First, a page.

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Comparative Glycomics Analysis of Influenza Hemagglutinin (H5N1) Produced in Vaccine Relevant Cell Platforms
journal contributionposted on 2013-08-02, 00:00 authored by Yanming An, Joseph A. Rininger, Donald L. Jarvis, Xianghong Jing, Zhiping Ye, Jared J. Aumiller, Maryna Eichelberger, John F. Cipollo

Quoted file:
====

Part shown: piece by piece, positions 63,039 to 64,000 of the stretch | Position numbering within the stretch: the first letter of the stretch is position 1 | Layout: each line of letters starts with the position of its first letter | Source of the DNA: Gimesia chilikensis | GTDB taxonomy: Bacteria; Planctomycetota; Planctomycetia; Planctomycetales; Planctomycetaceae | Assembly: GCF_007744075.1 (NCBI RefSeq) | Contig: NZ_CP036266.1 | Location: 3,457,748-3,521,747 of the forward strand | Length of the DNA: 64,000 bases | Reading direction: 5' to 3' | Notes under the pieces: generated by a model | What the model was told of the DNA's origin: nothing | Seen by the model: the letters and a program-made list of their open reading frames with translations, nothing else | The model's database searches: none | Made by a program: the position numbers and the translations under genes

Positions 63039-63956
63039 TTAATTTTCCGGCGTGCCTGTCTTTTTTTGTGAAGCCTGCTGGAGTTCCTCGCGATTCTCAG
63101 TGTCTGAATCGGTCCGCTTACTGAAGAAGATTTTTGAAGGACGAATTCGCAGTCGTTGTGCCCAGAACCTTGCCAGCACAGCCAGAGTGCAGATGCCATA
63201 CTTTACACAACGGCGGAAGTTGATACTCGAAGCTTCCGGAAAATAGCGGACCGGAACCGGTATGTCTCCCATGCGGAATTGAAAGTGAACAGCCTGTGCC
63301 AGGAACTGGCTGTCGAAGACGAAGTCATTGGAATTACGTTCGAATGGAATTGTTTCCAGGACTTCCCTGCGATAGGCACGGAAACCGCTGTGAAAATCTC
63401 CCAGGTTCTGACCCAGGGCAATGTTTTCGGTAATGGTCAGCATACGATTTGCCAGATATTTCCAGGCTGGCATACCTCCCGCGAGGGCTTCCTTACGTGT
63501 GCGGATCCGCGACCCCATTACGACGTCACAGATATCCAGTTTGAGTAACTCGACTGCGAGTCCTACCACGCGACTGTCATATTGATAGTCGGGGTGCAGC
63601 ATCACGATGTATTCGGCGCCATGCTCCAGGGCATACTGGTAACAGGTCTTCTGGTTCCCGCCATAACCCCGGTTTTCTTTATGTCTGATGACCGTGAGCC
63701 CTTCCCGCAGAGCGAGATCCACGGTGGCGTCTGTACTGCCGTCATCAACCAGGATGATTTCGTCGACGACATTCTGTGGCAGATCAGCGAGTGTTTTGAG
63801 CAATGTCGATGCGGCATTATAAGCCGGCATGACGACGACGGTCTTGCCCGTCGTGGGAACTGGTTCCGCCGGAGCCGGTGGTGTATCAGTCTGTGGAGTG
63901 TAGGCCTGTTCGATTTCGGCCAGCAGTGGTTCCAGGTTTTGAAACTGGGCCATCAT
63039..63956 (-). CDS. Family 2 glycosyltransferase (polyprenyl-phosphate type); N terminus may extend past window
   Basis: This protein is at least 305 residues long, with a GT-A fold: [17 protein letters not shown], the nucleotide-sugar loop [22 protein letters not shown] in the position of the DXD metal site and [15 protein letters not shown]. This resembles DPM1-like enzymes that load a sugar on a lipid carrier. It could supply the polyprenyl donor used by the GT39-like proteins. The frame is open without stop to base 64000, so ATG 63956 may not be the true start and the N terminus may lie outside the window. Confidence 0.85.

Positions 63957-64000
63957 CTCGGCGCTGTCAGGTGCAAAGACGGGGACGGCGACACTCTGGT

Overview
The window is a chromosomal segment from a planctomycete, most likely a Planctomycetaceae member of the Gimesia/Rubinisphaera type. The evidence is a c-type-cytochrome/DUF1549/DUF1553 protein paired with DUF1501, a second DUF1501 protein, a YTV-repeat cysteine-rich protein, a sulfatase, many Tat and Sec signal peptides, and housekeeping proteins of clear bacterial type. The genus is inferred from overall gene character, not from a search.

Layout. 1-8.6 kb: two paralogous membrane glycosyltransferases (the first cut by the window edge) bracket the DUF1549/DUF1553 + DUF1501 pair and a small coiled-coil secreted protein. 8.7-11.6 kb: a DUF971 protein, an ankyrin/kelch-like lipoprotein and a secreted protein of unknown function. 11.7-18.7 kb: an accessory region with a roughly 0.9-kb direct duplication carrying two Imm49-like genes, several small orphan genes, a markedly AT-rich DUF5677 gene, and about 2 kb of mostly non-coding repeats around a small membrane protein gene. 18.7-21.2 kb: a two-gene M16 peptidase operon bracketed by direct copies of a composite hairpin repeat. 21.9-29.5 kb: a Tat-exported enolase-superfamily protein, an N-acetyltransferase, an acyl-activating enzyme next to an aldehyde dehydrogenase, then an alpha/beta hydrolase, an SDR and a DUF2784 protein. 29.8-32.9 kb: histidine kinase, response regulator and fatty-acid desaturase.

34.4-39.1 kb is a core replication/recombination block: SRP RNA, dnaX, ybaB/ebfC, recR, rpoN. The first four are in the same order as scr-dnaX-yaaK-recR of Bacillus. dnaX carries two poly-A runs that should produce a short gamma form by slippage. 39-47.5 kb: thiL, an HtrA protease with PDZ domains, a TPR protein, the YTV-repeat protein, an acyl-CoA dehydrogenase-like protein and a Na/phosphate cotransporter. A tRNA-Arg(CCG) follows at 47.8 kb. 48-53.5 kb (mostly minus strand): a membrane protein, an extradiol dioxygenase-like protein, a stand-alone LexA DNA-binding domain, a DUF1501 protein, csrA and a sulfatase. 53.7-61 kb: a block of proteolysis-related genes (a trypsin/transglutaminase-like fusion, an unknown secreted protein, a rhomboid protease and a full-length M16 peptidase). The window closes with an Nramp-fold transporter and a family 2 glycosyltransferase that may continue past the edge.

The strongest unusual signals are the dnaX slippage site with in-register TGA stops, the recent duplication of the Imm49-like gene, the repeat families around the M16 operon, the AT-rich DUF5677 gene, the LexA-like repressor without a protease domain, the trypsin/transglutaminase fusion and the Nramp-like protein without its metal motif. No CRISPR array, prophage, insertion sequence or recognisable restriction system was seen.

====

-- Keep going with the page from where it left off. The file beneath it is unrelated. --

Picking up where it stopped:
Hemagglutinin (HA) is the major antigen in influenza vaccines, and glycosylation is known to influence its antigenicity. Embryonated hen eggs are traditionally used for influenza vaccine production, but vaccines produced in mammalian and insect cells were recently licensed. This raises the concern that vaccines produced with different cell systems might not be equivalent due to differences in their glycosylation patterns. Thus, we developed an analytical method to monitor vaccine glycosylation through a combination of nanoLC/MSE and quantitative MALDI-TOF MS permethylation profiling. We then used this method to examine glycosylation of HAs from two different influenza H5N1 strains produced in five different platforms, including hen eggs, three different insect cell lines (High Five, expresSF+ and glycoengineered expresSF+), and a human cell line (HEK293). Our results demonstrated that (1) sequon utilization is not necessarily equivalent in different cell types, (2) there are quantitative and qualitative differences in the overall N-glycosylation patterns and structures produced by different cell types, (3) ∼20% of the N-glycans on the HAs produced by High Five cells are core α1,3-fucosylated structures, which may be allergenic in humans, and (4) our method can be used to monitor differences in glycosylation during the cellular glycoengineering stages of vaccine development.